I am struck by how quiet a lot of this music is. The last five in particular are pretty mellow (The Frames can churn out some noise, but they pick their spots). Any thoughts about that from anyone?
2 January 06 from Bertson 4
Got it done:  

1. Bloc Party- Silent Alarm
2. Andrew Bird- The Mysterious Production of Eggs
3. Wilderness- Wilderness
4. Low- The Great Destroyer
5. Maximo Park- A Certain Trigger
6. Mountain Goats- The Sunset Tree
7. A Silver Mt. Zion- Horses In The Sky
8. Thunderbirds Are Now!- Justamustache
9. National- Alligator
10. Pernice Brothers- Discover A Lovelier You
11. Antony & The Johnsons- I Am A Bird Now
12. Wolf Parade- Apologies To The Queen Mary
13. Books- Lost And Safe
14. New Pornographers- Twin Cinema
15. Constantines- Tournament of Hearts
16. Wedding Present- Take Fountain
17. Sleater-Kinney- The Woods
18. Art Brut- Bang Bang Rock N Roll
19. Clap Your Hands Say Yeah- Clap Your Hands Say Yeah
20. Six Organs of Admittance- School of the Flower
2 January 06 from Ian Mathers 2
I'm not denying P&J's usefulness as a resource, and the ability to look at individual ballots is great. But all it is is a big consensus machine, and it seems off to me that there's never anything that's surprising. It's kind of like our version of the Grammys or something.  

I guess what annoys me is people acting like it's something important and weighty?  

(not that I'm accusing jer of doing this, mind you)
31 December 05 from Brian Block 3
But you're overlooking the two things that are uniquely valuable about the Pazz & Jop poll. For a small thing, the poll never surprises you or me because we're hyper-aware of the critical community -- but to normal people, the critics' consensus will include lots of surprises and "Who?"s, and give much room to explore.  

The more unusual virtue of Pazz & Jop, though, is that its consensus is endlessly searchable online, and that hundreds of quirky, individual expressions of taste are there for the click of a mouse. All such polls should be built that way; i know of no others, however, that are.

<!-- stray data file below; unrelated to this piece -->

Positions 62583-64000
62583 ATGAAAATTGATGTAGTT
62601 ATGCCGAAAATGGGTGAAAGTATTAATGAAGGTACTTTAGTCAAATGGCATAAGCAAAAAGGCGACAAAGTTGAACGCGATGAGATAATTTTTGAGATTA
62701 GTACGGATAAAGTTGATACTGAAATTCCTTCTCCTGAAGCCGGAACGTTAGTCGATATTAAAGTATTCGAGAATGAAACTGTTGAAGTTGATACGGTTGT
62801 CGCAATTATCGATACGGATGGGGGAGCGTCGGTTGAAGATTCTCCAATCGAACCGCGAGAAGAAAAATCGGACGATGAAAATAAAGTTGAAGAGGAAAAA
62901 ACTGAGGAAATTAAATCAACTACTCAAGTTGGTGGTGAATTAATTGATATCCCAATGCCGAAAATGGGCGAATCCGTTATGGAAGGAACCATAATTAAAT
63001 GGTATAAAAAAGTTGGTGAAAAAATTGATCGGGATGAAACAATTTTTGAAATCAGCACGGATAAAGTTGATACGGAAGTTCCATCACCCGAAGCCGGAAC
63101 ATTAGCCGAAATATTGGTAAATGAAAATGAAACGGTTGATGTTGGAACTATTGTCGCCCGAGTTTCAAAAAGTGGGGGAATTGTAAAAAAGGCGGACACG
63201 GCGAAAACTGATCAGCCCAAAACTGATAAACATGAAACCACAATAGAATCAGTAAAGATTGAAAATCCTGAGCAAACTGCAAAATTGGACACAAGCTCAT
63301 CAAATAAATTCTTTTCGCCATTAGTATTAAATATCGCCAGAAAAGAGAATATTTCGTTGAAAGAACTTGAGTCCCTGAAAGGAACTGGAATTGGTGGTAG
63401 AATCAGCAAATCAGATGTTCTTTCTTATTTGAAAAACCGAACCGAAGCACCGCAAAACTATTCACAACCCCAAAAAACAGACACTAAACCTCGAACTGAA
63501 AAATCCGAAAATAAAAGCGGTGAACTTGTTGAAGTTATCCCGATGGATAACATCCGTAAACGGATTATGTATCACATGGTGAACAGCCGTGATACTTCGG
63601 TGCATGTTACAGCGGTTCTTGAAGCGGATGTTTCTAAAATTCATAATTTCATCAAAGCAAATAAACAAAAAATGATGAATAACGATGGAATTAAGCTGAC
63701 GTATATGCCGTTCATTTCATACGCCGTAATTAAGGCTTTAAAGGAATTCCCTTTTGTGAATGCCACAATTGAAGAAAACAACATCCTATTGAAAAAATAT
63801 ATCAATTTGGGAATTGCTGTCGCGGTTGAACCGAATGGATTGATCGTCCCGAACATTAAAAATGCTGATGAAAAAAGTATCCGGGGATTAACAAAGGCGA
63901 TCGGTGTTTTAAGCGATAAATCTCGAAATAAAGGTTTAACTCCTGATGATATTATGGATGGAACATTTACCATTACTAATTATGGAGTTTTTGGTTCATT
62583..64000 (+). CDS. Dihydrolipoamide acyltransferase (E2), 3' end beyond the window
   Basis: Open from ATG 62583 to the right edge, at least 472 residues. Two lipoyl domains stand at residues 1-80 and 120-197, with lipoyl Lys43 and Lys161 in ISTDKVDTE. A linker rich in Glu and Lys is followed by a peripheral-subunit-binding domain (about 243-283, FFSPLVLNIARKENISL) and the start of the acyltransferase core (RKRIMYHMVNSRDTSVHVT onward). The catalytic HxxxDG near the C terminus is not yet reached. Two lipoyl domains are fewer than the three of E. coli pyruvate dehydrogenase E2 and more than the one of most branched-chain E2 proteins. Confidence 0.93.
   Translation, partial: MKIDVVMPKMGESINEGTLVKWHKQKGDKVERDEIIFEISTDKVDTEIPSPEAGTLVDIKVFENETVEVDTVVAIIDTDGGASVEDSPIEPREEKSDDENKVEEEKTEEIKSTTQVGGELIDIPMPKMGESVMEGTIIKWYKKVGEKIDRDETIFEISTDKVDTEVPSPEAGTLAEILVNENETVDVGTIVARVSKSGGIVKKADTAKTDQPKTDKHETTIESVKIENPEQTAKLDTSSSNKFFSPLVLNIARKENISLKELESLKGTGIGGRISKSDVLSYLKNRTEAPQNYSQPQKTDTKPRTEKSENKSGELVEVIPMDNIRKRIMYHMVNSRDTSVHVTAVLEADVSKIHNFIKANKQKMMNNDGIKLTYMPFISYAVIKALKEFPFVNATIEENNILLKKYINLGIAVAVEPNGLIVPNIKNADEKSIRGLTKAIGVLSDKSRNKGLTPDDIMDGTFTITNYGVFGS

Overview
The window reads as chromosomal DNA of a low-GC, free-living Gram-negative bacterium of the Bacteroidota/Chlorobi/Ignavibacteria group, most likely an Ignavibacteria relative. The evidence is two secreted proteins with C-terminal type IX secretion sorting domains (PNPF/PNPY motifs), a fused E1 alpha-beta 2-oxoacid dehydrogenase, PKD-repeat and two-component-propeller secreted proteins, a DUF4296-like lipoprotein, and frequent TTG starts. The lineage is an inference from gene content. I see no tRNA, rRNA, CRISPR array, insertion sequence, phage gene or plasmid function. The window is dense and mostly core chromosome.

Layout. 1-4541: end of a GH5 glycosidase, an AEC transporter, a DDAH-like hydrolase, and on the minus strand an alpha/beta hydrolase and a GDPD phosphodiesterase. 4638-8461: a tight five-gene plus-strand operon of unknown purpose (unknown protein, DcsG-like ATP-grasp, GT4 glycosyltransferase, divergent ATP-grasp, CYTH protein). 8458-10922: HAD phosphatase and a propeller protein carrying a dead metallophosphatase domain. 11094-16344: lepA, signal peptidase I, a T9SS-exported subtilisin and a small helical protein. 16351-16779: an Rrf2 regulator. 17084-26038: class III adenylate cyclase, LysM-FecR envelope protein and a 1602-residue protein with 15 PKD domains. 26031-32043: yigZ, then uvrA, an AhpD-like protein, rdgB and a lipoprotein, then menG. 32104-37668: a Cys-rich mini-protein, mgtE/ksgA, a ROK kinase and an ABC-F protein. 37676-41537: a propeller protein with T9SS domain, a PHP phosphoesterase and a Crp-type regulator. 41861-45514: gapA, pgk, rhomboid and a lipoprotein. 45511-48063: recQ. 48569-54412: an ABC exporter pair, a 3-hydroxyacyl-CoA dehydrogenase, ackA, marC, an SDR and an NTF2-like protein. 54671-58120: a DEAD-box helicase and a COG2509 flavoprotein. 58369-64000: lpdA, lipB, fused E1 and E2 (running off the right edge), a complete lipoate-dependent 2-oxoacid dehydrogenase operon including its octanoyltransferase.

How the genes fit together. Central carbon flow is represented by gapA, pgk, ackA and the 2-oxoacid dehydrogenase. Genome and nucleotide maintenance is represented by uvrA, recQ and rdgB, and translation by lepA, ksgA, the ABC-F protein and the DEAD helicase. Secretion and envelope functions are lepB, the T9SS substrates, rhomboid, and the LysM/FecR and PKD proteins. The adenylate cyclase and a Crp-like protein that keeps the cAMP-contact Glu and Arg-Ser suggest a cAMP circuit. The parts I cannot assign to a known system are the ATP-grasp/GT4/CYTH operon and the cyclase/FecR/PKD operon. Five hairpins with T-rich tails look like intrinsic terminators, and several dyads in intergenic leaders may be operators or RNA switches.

30 December 05 from Ian Mathers 2
Some year I'll break down and submit something to Pazz & Jop, I'm sure, but something about the whole structure of it rankles me. As you add more and more writers, more and more votes, you approach total mediocrity asymptotically. It happens on a smaller scale too, of course, but it's more managable there - there's still room for idiosyncrasies.  

The big mass count for P&J has literally never suprised me. I think that says something a little disturbing about the modern North American critical community.  

Your ballot, on the other hand, I quite like. I've had that Shout Out Louds record sitting on my shelf for months, and I'm increasingly getting the impression that when I get around to it I'm going to feel stupid for letting it sit.
26 December 05 from jer 1
The Village Voice wanted the lists early this year, so I spent much of my Christmas finalizing mine. A little earlier than I like to do these, normally, but I'm pretty happy with this list:  

Top 10 Albums  

1. Bright Eyes, I'm Wide Awake It's Morning
2. Youth Group, Skeleton Jar
3. Regina Spektor, Soviet Kitsch
4. Bloc Party, Silent Alarm
5. The Go! Team, Thunder! Lightening! Strike!
6. Stellastarr*, Harmonies for the Haunted
7. Shout Out Louds, Howl Howl Gaff Gaff
8. 13 + God
9. The New Pornographers, Twin Cinema
10. Christine Fellows, Paper Anniversary  

Top Ten "Singles"  

1. Cursive, "Ten Percent to the Ten Percent"
2. The Weekend, "Into The Morning"
3. The Mountain Goats, "Dance Music"
4. Final Fantasy, "This is the Dream of Win + Racine"
5. Russian Futurists, "Paul Simon"
6. Bright Eyes, "Hit The Switch"
7. Sarah Harmer, "Escarpment Blues"
8. The Mendoza Line, "Settle Down, Zelda"
9. Maria Taylor, "Leap Year"
10. Sloan, "Try To Make It"